While no belt was on the line, the potential of a fight against the headliner for the victor served as the motivation for the opener of the main cards’ two fighters. In round 1 Lozano was aggressive, scoring a looping right hand of note against the equally game southpaw. Teixeira’s corner spent the time between the opening rounds reminding the Brazilian that he had a 6-inch reach advantage and needed to utilize it. The early tone was aggression. Lozano seemingly enjoying the pace that allowed a closer distance winning the 4th round of a back and forth. The 6th round found a rain of boos for a more pensive less active Teixeira, wary of Lozano’s counter punch. While effective in spots, both fighters backed completely off their fast start as the fight lagged on with Texiera winning most of the rounds. While Lozano was pushing the action for the final 2 rounds, to the cheers of the crowd, Patrick Texiera came away with a majority decision to win the fight. The final scorecard has one judge with a draw, the other 2 with a narrow one round victory. The style and lack of engagement may have cost Teixeira a golden ticket that could have come with a more impressive win.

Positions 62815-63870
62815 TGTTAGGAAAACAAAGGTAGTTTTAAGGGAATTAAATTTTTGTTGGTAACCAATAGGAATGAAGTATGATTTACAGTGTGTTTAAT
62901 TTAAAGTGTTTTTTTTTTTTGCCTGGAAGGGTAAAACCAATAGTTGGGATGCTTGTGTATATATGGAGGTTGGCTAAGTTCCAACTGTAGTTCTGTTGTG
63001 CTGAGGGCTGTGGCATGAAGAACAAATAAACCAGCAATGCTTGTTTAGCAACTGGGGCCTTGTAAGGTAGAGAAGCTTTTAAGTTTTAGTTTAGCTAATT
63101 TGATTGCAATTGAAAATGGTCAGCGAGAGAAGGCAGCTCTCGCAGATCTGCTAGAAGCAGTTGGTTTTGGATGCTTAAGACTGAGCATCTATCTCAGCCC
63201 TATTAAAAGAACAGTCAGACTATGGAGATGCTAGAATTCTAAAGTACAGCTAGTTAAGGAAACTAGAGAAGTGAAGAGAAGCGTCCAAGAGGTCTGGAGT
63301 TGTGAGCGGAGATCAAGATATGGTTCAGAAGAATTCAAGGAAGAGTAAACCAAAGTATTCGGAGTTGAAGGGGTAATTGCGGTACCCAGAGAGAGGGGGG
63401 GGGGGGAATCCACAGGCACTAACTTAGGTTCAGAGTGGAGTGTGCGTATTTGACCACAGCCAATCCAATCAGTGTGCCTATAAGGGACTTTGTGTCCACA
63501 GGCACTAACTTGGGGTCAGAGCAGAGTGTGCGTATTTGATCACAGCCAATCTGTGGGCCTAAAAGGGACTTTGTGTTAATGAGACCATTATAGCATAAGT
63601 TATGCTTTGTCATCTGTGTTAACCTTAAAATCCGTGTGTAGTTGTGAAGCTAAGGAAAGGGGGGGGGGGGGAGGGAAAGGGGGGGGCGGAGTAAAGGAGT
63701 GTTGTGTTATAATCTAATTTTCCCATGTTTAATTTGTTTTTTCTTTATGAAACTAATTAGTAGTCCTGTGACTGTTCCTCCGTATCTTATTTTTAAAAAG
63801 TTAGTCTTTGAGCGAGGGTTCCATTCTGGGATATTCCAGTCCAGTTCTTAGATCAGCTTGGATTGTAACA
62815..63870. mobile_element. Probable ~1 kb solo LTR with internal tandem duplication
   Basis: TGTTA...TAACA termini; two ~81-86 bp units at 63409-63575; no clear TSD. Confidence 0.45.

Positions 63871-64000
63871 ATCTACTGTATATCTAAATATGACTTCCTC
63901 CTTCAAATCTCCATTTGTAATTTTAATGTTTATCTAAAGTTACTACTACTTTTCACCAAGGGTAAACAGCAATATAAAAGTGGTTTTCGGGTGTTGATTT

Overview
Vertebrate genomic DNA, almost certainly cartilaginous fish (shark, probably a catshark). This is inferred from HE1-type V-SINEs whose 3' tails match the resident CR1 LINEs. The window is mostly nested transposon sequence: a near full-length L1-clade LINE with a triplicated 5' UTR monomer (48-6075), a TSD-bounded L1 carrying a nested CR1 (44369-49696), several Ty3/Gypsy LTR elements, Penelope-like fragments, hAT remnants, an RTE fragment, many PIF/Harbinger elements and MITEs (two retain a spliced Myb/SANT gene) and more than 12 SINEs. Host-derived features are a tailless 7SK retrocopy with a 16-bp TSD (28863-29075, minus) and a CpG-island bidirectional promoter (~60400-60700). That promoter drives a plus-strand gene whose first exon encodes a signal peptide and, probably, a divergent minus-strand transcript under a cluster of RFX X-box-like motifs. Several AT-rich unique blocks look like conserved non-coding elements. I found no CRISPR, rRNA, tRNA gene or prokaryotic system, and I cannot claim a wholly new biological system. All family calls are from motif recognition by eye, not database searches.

Arely Mucino (28-3-2, 10 KO) UD Yairineth Altuve (10-3, 10 KO)
In what started as an all-out slugfest from the opening bell, Arely “The Machine Gun” Mucino had more ammo in a high output tilt till the final round. Scoring 2 knockdowns that could have been called pushdowns or trips, Mucino survived a hard check left to the chin at the end of the 9th in route to a unanimous decision.
Javier Gonzalez (14-0 10KOs) UD -Saul Gonzalez (8-2 2KOs)
21 Year Old Golden Boy prospect Javier Gonzalez was clearly the better man in a relatively easy unanimous decision against Saul Gonzalez. Only a few power punches of note as Javier kept distance, letting his skills and distance point himself to victory in the 6 round match.